In his book The Bible Cure for Asthma (Siloam) Don Colbert, M.D., says that some food additives might trigger an asthma attack. Read labels carefully and avoid the following:
Preservatives BHA and BHT, found in cereals and other grains
MSG, often used as a flavor enhancer in Asian food
Food coloring, namely tartrazine (yellow dye #5), found in candies, cake mixes, margarine and some soft drinks
Foods that contain salicylates, or aspirin, including apples, cherries, cucumbers, pickles, grapes, raisins, oranges, peaches, plums, prunes, strawberries, tomatoes, etc. Food sensitivities can also aggravate asthma. The most common food sensitivities include dairy products, wheat, corn, yeast, eggs, chocolate, caffeine, tomatoes, potatoes, eggplant, peppers, soy, shellfish, fish and peanuts.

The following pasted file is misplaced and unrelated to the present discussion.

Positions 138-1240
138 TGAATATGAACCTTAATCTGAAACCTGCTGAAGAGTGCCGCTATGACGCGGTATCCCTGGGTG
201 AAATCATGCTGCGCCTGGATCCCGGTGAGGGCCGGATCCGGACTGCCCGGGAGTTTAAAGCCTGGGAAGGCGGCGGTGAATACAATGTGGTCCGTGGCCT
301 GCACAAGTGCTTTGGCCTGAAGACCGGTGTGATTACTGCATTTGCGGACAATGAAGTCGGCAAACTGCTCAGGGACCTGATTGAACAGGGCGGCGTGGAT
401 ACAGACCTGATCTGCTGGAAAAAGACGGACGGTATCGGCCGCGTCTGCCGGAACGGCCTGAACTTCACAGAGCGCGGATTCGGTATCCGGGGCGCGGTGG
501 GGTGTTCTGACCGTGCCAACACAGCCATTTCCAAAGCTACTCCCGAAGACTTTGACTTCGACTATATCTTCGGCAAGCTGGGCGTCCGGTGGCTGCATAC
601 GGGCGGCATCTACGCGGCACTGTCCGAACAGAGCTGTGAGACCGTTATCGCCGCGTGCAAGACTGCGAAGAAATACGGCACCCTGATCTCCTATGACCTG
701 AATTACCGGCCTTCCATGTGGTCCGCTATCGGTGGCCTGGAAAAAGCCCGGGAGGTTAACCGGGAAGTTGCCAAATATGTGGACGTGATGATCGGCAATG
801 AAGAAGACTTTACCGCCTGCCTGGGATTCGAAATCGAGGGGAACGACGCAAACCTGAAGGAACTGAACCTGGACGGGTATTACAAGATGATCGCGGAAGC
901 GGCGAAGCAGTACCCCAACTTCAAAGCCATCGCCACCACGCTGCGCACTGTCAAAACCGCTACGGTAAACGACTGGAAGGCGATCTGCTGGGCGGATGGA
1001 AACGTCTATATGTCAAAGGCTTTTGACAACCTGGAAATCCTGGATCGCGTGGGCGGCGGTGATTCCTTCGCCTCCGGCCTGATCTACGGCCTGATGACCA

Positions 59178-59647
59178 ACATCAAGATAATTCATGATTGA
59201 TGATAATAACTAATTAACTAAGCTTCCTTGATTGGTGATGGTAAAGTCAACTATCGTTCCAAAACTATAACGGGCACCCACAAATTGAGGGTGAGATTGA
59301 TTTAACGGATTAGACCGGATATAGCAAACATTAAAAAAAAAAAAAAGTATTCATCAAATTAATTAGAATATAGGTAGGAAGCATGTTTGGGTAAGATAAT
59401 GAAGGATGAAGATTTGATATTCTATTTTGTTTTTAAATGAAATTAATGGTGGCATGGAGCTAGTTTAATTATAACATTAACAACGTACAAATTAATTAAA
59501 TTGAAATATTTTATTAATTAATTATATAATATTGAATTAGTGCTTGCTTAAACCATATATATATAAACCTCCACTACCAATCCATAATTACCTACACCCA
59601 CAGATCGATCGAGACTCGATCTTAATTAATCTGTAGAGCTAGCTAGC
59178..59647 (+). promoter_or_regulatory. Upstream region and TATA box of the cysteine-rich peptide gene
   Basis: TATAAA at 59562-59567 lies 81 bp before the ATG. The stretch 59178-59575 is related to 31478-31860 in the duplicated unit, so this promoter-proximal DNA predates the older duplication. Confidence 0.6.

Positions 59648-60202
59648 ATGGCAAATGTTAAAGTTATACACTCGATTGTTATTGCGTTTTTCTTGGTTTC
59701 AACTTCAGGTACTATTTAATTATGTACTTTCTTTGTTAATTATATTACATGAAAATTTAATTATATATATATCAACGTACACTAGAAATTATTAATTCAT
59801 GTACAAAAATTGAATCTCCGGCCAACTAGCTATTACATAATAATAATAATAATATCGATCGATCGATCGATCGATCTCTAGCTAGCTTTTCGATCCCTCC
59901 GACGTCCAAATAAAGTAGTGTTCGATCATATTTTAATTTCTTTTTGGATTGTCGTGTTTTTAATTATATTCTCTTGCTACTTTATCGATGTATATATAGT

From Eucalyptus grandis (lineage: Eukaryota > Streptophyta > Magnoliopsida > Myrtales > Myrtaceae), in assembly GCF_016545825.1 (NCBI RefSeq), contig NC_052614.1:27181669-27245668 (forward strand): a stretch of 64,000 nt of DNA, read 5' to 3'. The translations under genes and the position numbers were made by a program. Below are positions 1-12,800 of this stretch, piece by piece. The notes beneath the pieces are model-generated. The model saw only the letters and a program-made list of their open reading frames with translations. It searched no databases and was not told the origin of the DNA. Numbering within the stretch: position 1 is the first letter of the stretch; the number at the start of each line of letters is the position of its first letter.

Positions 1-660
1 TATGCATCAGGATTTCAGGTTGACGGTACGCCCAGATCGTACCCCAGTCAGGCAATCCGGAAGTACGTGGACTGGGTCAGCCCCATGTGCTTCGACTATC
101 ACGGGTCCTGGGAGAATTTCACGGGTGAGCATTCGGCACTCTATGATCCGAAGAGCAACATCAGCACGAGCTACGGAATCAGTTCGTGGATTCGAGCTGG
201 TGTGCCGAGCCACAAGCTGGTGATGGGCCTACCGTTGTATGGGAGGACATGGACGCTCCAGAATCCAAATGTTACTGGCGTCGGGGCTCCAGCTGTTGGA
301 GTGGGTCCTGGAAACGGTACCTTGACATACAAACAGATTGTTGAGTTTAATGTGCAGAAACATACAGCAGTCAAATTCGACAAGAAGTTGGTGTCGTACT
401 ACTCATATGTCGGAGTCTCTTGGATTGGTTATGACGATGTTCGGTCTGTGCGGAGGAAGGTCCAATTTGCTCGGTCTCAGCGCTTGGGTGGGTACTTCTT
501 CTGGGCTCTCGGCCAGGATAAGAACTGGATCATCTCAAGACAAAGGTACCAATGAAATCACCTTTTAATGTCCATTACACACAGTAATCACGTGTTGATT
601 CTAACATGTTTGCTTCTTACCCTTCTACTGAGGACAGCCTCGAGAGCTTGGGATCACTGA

If you think food sensitivities may be worsening your asthmatic condition, Colbert recommends asking your doctor to perform a blood test called the ALCAT to determine your food sensitivities and allergies.
Colbert also says that many medications, even some asthma medications, may include sulfites. He recommends checking the label on your inhaler. If it contains sulfites, it may actually be making you worse instead of better. Talk to your doctor if you feel a change may be needed.
Walt Larimore, M.D., is one of America's best-known family physicians. He is the author of Why A.D.H.D. Doesn't Mean Disaster, which he co-wrote with Dennis Swanberg and Diane Passno (Focus on the Family/Tyndale). Visit www.DrWalt.com for more information on this subject and many other health-related topics.
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